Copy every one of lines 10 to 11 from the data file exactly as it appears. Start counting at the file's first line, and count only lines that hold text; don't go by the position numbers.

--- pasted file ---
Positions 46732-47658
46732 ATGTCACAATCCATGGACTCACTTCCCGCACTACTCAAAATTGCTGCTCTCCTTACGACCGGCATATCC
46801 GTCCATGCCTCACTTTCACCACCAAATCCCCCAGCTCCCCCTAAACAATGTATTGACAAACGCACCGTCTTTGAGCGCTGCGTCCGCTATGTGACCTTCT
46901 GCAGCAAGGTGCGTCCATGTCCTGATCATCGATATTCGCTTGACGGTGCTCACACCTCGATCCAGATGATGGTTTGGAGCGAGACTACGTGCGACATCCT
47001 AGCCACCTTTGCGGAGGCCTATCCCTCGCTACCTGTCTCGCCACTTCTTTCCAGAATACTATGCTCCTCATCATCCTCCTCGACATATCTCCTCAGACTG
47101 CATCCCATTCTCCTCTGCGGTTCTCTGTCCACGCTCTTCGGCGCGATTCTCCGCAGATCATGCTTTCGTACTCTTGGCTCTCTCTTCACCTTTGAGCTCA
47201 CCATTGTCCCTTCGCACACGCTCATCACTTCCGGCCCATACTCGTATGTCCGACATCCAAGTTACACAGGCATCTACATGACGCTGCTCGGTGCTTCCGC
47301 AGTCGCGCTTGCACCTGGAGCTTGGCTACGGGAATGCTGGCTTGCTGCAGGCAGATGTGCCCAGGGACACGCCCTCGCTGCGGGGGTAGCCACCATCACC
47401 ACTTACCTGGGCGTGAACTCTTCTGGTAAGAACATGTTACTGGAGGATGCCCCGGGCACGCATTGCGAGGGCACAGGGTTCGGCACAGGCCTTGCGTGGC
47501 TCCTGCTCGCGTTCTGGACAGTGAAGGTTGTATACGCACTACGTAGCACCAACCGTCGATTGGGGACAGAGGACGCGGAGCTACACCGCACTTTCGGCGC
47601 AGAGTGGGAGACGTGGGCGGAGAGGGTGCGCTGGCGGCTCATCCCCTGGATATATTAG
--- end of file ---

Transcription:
47501 TCCTGCTCGCGTTCTGGACAGTGAAGGTTGTATACGCACTACGTAGCACCAACCGTCGATTGGGGACAGAGGACGCGGAGCTACACCGCACTTTCGGCGC
47601 AGAGTGGGAGACGTGGGCGGAGAGGGTGCGCTGGCGGCTCATCCCCTGGATATATTAG